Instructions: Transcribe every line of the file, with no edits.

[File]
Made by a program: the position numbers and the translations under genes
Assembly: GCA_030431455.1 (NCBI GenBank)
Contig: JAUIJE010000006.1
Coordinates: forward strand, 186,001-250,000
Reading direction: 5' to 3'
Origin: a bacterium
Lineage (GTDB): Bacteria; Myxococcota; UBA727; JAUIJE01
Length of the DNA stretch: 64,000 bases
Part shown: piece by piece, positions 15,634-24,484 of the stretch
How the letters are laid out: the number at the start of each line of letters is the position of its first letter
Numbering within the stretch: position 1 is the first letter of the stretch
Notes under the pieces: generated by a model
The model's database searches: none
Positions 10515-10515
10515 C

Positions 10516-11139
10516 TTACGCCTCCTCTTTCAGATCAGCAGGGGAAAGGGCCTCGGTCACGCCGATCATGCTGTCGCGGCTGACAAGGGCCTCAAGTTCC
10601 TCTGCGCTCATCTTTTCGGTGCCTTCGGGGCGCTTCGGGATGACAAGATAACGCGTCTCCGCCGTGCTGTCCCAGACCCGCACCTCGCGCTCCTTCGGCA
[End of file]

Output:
Made by a program: the position numbers and the translations under genes
Assembly: GCA_030431455.1 (NCBI GenBank)
Contig: JAUIJE010000006.1
Coordinates: forward strand, 186,001-250,000
Reading direction: 5' to 3'
Origin: a bacterium
Lineage (GTDB): Bacteria; Myxococcota; UBA727; JAUIJE01
Length of the DNA stretch: 64,000 bases
Part shown: piece by piece, positions 15,634-24,484 of the stretch
How the letters are laid out: the number at the start of each line of letters is the position of its first letter
Numbering within the stretch: position 1 is the first letter of the stretch
Notes under the pieces: generated by a model
The model's database searches: none
Positions 10515-10515
10515 C

Positions 10516-11139
10516 TTACGCCTCCTCTTTCAGATCAGCAGGGGAAAGGGCCTCGGTCACGCCGATCATGCTGTCGCGGCTGACAAGGGCCTCAAGTTCC
10601 TCTGCGCTCATCTTTTCGGTGCCTTCGGGGCGCTTCGGGATGACAAGATAACGCGTCTCCGCCGTGCTGTCCCAGACCCGCACCTCGCGCTCCTTCGGCA